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Steve Ryder ’01 of Pitman, N.J., a graduate of Pitman H.S., is immersed in a distinctive engineering research project at Lafayette this summer.

Ryder is working with Laura Ruhala, assistant professor of mechanical engineering, to design a car frame for a vehicle that he and other Lafayette engineering students are building to compete in the annual Mini Baja off-road competition sponsored by the Society of Automotive Engineers.

In the Mini Baja program, students function as a team to design, build, test, promote, and race a vehicle. They are also responsible for generating financial support for their project and managing their educational priorities. Ryder’s work promises to help the team compete in the race and may provide valuable insight for building safer automobile frames.

“Engineers design for the success of their products,” explains Ruhala. “However, in some instances, a ‘controlled failure’ of the product is its ultimate success. For instance, a soda can is designed to be a very strong little pressure vessel, but it is also designed to be opened by the consumer in a controlled manner. This ‘failure’ is deemed a success if the liquid inside the vessel is obtained in a way that does not injure the consumer or contaminate the liquid.

“Another example of design for ultimate failure is an automotive frame,” she continues. “While designed for strength, stiffness, and stability, it is also designed to fail in a described manner. For example, engineers must ensure that the crumpling of the frame associated with an impact does not intrude into the passenger compartment, which could easily cause lower-leg injury.”

Ryder, who is majoring in mechanical engineering, began the project this summer by doing background reading and attending a week-long class in San Francisco to learn an advanced computer software program developed by Livermore Software Technology Corporation. The program is the automotive industry standard for simulating crashes.

“It’s really powerful software,” says Ryder. “What I’m doing this summer is becoming more familiar with it and modeling some basic shapes. When I get into the school year and start working on the actual frame, I’ll be able to simulate crash tests for it and make it safer for occupants before the frame gets built. With this software, you can see the metal crumpling and how things actually work when they smash into a wall without doing it in real life. It’s a really neat use of computer technology.”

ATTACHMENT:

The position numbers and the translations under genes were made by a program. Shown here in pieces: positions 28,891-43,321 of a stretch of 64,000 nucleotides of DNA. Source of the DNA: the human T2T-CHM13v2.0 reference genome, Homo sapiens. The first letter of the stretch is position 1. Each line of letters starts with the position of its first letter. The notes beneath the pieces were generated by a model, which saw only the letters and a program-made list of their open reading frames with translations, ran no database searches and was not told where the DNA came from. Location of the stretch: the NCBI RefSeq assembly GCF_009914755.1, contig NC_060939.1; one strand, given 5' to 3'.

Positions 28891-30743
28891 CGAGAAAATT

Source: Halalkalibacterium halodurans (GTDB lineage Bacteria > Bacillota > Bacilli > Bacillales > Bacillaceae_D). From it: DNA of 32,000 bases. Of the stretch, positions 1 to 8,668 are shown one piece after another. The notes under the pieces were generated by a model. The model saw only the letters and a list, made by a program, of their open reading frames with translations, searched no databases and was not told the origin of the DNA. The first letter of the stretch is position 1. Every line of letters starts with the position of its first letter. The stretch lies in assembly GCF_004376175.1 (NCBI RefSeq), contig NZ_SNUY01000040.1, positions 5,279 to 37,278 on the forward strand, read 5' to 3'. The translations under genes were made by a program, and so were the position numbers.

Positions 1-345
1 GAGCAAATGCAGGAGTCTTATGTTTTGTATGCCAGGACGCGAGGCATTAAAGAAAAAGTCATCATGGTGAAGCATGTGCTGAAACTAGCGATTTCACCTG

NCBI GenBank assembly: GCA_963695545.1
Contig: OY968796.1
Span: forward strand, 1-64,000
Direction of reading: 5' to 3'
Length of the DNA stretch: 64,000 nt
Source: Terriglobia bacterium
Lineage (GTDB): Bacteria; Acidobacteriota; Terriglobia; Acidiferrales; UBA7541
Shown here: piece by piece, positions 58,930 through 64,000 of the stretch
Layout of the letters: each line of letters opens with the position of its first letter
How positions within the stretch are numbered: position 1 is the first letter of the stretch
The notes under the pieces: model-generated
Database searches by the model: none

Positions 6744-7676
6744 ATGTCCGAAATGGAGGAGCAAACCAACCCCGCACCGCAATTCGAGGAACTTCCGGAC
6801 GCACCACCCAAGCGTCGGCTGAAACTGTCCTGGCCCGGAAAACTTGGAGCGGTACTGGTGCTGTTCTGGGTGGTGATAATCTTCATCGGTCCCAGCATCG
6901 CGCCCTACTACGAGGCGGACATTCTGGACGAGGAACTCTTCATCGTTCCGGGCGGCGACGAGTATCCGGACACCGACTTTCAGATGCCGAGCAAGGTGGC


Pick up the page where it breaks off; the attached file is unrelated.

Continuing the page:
“I try to convey my genuine interest in the students as individuals,” says Ruhala, who has experience as a project engineer with General Motors’ North American Truck Platform and AC Rochester Division. “I want to learn about their experiences, goals, and aspirations and help them in whatever ways I can.” She joined the Lafayette faculty last fall after completing a Ph.D. in engineering science and mathematics at Penn State University.

Another goal of the research project is to build a small prototype and crash it into a wall, using high-speed photography to compare the results with those predicted by the computer model.

“The car frame will definitely stand up to the conditions of the race,” Ryder explains. “This project is taking things one step further, because, at least here at Lafayette, nobody has done research on the crash-worthiness of the frames.”

Ryder is a Marquis Scholar. Chosen from among Lafayette’s most promising applicants, Marquis Scholars receive special financial aid and distinctive educational experiences and benefits, including a three-week, Lafayette-funded study-abroad course during January’s interim session between regular semesters. Marquis Scholars also participate in cultural activities in major cities and on campus and in mentoring programs with Lafayette faculty.

In January Ryder traveled halfway around the world to take a distinctive course called Inside the People’s Republic of China, taught by Kim D. Bennett, associate professor of electrical and computer engineering, and Paul Barclay, assistant professor of history. The students gained insight into practices and characteristics of distinct Chinese subcultures by traveling to Bejing in the north, Kunming in the southwest, and Guangzhou on the southeast coast. They met with government officials and business people, attended arts performances, and visited a factory, hospital, and university.

This spring Ryder studied the mixing of very viscous liquids as an EXCEL Scholar working with Erol Ulucakli, associate professor of mechanical engineering.


He plays drums in the Lafayette Pep Band and has served as computer-system manager for the college newspaper, The Lafayette. His sister, Carrie Ryder, graduated from Lafayette in May with a bachelor of science degree in geology with departmental honors. His father, Henry Ryder, is a 1967 Lafayette graduate.

Categorized in: Academic News